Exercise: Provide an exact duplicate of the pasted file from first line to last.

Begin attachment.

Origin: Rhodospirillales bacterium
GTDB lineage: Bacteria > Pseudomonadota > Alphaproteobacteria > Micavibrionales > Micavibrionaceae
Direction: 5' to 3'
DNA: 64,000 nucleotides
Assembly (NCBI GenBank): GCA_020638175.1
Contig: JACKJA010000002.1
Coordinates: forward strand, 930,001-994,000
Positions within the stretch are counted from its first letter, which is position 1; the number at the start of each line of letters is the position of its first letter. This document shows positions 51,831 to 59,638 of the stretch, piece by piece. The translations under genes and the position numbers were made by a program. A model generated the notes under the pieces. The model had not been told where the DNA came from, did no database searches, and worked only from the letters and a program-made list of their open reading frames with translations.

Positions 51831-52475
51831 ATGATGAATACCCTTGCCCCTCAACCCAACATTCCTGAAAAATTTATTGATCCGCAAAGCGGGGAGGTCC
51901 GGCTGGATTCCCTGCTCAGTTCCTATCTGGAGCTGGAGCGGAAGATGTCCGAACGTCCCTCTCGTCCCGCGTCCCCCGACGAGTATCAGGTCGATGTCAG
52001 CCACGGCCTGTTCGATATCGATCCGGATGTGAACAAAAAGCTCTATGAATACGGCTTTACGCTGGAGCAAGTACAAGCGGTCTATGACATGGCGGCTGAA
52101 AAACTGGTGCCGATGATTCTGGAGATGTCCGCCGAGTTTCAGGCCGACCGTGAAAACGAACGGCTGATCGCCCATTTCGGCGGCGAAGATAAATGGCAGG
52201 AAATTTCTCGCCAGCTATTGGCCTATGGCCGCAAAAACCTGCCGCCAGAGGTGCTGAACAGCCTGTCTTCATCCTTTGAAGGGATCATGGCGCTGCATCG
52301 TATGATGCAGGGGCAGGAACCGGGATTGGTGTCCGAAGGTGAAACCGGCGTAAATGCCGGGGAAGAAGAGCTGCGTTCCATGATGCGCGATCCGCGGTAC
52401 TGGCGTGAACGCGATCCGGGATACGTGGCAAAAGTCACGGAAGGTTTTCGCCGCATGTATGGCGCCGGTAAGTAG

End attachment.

Origin: Rhodospirillales bacterium
GTDB lineage: Bacteria > Pseudomonadota > Alphaproteobacteria > Micavibrionales > Micavibrionaceae
Direction: 5' to 3'
DNA: 64,000 nucleotides
Assembly (NCBI GenBank): GCA_020638175.1
Contig: JACKJA010000002.1
Coordinates: forward strand, 930,001-994,000
Positions within the stretch are counted from its first letter, which is position 1; the number at the start of each line of letters is the position of its first letter. This document shows positions 51,831 to 59,638 of the stretch, piece by piece. The translations under genes and the position numbers were made by a program. A model generated the notes under the pieces. The model had not been told where the DNA came from, did no database searches, and worked only from the letters and a program-made list of their open reading frames with translations.

Positions 51831-52475
51831 ATGATGAATACCCTTGCCCCTCAACCCAACATTCCTGAAAAATTTATTGATCCGCAAAGCGGGGAGGTCC
51901 GGCTGGATTCCCTGCTCAGTTCCTATCTGGAGCTGGAGCGGAAGATGTCCGAACGTCCCTCTCGTCCCGCGTCCCCCGACGAGTATCAGGTCGATGTCAG
52001 CCACGGCCTGTTCGATATCGATCCGGATGTGAACAAAAAGCTCTATGAATACGGCTTTACGCTGGAGCAAGTACAAGCGGTCTATGACATGGCGGCTGAA
52101 AAACTGGTGCCGATGATTCTGGAGATGTCCGCCGAGTTTCAGGCCGACCGTGAAAACGAACGGCTGATCGCCCATTTCGGCGGCGAAGATAAATGGCAGG
52201 AAATTTCTCGCCAGCTATTGGCCTATGGCCGCAAAAACCTGCCGCCAGAGGTGCTGAACAGCCTGTCTTCATCCTTTGAAGGGATCATGGCGCTGCATCG
52301 TATGATGCAGGGGCAGGAACCGGGATTGGTGTCCGAAGGTGAAACCGGCGTAAATGCCGGGGAAGAAGAGCTGCGTTCCATGATGCGCGATCCGCGGTAC
52401 TGGCGTGAACGCGATCCGGGATACGTGGCAAAAGTCACGGAAGGTTTTCGCCGCATGTATGGCGCCGGTAAGTAG